Even though most people think they can recognize terrorism when they see it, experts have had difficulty coming up with an ironclad definition. The State Department defines terrorism as "premeditated, politically motivated violence perpetrated against noncombatant targets by subnational groups or clandestine agents, usually intended to influence an audience." In another useful attempt to produce a definition, Paul Pillar, a former deputy chief of the CIA’s Counterterrorist Center, argues that there are four key elements of terrorism:
It is premeditated—planned in advance, rather than an impulsive act of rage.
It is designed to change the existing political order. It is not merely criminal, like the violence that groups such as the mafia use to get money.
It is aimed at civilians—not at military targets or combat-ready troops.
It is carried out by subnational groups—not by the army of a country.
What is the difference between a terrorist and a freedom fighter?
It’s tough to say, according to experts—largely because they are overlapping categories. Terrorism is a tactic, and "freedom fighting" describes a motivation, so a person or group could be engaged in both at the same time. Experts say whether one calls a particular group "terrorists" or "freedom fighters" often largely depends on whether one thinks the group’s ends justify its violent means—which, in turn, depends on one’s politics
Can states be terrorists?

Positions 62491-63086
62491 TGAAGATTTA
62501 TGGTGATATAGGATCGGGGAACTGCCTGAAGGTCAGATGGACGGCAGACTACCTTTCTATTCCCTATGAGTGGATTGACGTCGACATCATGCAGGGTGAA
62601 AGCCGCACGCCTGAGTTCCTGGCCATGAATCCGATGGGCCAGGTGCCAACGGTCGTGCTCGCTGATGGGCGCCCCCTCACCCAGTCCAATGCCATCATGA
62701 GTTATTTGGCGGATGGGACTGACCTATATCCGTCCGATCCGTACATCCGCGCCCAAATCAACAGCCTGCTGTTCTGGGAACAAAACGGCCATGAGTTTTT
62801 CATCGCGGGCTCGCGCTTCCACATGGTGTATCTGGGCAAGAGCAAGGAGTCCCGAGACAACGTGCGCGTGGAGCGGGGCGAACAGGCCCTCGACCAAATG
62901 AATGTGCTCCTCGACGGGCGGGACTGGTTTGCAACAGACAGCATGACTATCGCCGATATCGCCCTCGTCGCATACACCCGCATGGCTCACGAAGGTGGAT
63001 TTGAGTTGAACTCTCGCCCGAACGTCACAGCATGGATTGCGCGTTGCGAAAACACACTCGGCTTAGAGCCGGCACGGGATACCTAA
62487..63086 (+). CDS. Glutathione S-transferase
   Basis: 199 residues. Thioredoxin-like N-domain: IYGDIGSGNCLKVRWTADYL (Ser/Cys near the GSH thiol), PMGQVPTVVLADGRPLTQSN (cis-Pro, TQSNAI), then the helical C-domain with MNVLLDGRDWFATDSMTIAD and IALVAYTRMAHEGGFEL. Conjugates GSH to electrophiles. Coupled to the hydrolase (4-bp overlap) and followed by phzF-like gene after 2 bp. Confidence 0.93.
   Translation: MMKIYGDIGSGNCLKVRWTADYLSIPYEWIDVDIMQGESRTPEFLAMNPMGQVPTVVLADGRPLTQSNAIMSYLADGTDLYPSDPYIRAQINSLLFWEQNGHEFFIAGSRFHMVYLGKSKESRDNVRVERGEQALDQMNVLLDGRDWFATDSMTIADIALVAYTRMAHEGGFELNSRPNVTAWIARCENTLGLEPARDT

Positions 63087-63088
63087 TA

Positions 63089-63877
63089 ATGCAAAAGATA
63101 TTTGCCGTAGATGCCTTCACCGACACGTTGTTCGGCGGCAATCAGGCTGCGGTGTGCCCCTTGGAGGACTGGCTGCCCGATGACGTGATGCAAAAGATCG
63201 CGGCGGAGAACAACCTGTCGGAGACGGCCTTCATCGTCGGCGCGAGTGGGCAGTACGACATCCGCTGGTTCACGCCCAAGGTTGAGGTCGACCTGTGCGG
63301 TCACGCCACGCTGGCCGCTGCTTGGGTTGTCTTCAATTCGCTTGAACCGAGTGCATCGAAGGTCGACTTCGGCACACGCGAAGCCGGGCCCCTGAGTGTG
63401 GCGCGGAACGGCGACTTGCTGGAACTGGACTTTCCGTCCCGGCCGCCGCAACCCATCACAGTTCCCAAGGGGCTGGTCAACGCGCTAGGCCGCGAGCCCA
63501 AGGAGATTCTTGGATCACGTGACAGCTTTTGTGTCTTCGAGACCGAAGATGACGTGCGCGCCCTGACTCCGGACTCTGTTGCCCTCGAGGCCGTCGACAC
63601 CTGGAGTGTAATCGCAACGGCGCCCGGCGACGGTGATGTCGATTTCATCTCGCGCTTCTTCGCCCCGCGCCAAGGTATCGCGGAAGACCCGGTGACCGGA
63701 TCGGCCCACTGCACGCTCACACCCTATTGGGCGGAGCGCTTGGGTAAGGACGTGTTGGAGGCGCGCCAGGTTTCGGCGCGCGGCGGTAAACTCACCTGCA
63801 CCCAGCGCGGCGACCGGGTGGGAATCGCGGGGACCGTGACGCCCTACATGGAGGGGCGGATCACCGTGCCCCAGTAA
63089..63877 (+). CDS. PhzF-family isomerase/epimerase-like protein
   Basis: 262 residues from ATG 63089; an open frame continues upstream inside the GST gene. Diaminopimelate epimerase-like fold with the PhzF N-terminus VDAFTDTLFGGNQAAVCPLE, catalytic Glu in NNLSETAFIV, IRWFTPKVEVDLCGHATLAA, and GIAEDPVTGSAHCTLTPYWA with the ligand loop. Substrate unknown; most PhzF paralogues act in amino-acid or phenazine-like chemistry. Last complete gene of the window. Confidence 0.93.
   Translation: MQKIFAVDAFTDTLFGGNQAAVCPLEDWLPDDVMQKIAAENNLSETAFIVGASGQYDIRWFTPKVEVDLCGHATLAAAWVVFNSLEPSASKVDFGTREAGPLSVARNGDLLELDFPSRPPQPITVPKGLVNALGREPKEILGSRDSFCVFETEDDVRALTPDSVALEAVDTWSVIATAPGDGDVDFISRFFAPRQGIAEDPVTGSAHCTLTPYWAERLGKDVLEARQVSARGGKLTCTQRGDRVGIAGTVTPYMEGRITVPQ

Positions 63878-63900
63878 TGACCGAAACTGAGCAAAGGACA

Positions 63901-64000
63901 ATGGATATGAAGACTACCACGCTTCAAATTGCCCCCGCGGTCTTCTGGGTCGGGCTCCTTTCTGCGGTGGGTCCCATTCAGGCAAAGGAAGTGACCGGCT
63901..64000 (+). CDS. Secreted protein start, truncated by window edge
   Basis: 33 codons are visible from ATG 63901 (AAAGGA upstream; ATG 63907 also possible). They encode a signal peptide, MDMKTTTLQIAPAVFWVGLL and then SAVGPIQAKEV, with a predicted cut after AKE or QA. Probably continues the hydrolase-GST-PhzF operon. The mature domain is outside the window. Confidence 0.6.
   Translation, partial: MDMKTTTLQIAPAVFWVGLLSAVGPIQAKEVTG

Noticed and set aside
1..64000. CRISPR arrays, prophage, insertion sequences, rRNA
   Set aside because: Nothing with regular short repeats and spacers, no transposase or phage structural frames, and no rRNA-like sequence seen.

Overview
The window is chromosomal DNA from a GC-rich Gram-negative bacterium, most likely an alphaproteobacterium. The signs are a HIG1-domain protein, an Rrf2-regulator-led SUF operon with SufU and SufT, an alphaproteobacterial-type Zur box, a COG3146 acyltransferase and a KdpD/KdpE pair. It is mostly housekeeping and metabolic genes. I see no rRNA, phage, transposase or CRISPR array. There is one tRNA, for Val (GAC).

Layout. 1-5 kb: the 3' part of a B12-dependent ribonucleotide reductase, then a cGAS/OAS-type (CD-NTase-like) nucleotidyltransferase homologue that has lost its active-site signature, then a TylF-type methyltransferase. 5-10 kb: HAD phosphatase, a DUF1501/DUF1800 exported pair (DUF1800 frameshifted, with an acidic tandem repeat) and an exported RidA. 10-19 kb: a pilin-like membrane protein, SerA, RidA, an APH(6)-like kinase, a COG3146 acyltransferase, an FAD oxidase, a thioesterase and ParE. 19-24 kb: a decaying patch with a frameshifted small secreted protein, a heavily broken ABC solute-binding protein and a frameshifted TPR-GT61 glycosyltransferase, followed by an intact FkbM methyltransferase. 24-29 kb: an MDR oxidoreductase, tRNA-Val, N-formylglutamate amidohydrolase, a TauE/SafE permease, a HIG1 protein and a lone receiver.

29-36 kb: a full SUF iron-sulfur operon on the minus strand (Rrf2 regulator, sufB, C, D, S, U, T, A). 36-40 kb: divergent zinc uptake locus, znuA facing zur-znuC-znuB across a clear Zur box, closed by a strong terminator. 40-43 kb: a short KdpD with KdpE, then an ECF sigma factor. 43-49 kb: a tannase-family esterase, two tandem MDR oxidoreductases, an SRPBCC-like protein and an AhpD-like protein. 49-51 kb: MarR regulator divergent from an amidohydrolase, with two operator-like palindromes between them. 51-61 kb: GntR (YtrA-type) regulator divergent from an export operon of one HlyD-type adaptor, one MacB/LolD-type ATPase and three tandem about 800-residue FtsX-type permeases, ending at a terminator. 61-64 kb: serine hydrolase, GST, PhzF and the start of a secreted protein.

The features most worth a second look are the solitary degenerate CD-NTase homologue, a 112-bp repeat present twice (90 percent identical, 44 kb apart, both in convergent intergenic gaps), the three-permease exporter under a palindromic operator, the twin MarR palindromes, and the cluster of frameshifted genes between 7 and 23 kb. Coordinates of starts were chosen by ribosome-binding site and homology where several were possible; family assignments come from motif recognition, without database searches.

Again, it’s a question of definition. The State Department and many leading experts define terrorists as members of subnational groups, not government leaders or states—thereby placing even such dedicated abusers of human rights as Slobodan Milosevic’s Serbia beyond the bounds of the epithet "terrorist." These experts often define Milosevic-style atrocities as human rights abuses or war crimes. But some terrorism scholars do include violence perpetrated by governments in their definitions of terrorism, if these assaults involve state violence intentionally aimed at civilians and designed to instill fear or influence public opinion. Also, states can sponsor terrorism by providing sanctuary; weapons; training; or logistical, financial, or diplomatic support to terrorist groups. The State Department lists seven countries as state sponsors of terrorism: Cuba, Libya, Iraq, Iran, North Korea, Sudan, and Syria.
Arrested in Donegal near a car loaded with 5,000 rounds of ammunition and 250 pounds of explosives, he was sentenced to six months by a court whose jurisdiction he denied, "I am a member of the Derry Brigade of the (IRA) and am very, very proud of it."
A Londonderry official called him "a cold-blooded ruthless terrorist (who) will weigh up the consequences of his actions only in terms of benefit to the IRA, regardless of the cost in human lives." Another said he was a "fanatic ... responsible for mass murder."